Insulet, a Massachusetts-based company that sells a tubeless insulin-delivery system called the Omnipod, spoke at PODD about the process of developing a drug-delivery device that the targeted patient population will actually want to use.
“Everybody is staring down the barrel of the costs of adherence,” VP of business development Michael Graffeo said. “Everybody would like to do something about that. Collectively as a group, what I get is a great deal of angst over what do we do about that, that actually is going to make a difference? Because we’ve attempted to throw solutions at it for years. We’ve been trying to solve adherence challenges for a long time, and we’ve really made no dent in that.”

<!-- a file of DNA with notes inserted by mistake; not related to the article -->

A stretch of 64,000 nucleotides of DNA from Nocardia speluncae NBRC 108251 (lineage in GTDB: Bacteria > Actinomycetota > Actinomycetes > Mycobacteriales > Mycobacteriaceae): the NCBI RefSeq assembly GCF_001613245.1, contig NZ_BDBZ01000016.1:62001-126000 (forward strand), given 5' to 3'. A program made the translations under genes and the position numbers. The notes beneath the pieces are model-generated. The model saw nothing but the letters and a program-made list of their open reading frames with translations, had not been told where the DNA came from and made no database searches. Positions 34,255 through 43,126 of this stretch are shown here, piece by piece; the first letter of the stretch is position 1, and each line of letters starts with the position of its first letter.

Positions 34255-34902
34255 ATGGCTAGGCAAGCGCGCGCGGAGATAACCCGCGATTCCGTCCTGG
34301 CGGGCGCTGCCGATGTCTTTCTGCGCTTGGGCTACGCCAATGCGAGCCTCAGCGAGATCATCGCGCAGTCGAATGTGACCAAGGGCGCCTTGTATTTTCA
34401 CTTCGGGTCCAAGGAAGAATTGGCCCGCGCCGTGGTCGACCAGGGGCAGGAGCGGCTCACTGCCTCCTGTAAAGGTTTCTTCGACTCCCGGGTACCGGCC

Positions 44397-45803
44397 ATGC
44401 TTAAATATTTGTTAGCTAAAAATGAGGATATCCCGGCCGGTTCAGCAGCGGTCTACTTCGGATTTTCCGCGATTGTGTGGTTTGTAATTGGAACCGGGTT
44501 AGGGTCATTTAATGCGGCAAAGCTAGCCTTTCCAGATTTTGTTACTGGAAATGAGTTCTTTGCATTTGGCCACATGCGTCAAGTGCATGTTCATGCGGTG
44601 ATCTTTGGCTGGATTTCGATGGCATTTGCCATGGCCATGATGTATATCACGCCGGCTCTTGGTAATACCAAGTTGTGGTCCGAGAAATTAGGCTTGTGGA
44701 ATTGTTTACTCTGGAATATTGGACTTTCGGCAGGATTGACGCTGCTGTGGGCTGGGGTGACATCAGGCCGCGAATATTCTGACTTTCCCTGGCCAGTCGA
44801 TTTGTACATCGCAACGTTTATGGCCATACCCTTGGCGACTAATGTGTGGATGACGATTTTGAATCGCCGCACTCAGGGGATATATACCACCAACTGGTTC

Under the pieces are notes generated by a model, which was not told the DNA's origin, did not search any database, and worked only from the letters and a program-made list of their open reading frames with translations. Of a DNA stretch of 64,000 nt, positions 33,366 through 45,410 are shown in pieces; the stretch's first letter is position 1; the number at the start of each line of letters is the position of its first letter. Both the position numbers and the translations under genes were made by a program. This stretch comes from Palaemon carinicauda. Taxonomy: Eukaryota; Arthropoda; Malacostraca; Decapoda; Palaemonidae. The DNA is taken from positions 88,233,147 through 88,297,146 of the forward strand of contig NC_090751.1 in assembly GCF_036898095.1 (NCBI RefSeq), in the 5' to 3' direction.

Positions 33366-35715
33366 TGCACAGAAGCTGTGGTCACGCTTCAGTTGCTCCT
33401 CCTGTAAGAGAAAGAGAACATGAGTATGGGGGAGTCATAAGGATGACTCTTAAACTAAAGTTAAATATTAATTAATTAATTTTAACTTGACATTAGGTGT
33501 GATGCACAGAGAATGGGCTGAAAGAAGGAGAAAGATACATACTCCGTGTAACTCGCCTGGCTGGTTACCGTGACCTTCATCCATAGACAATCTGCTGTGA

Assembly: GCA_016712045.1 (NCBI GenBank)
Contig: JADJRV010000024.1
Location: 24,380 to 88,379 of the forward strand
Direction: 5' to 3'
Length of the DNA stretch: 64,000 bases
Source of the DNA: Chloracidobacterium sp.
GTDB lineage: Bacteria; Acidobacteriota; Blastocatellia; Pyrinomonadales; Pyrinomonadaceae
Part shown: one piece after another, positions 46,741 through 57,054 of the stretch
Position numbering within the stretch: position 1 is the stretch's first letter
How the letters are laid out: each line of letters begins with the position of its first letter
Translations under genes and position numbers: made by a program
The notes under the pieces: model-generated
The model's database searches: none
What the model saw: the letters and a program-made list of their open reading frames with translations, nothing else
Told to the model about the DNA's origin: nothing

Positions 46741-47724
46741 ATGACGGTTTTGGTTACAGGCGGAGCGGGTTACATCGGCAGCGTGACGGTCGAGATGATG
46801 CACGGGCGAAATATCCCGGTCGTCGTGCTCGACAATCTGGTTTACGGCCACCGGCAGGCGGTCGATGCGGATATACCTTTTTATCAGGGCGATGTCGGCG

Graffeo noted that many devices are designed to simply deliver a drug at a certain volume with a particular viscosity – they’re not designed with the patient in mind.
“When you start thinking about self-administration, you start to deal with the real world. You start to deal with real people with real preferences and real habits. This is where things get tangled and messy,” he explained.
“Making products that people love matters. It matters a great deal. At least at Insulet we come from a perspective where we know that it matters because our patients wear devices all day, every day, from now to the rest of their lives. See, you can’t put something on somebody and have them go, ‘I don’t really like it, but I’ll put up with it.’
We keep chasing better adherence with solutions that actually decrease adherence. When we start by understanding the patient working together collaboratively, we have a fighting chance to actually answer these questions,” he added.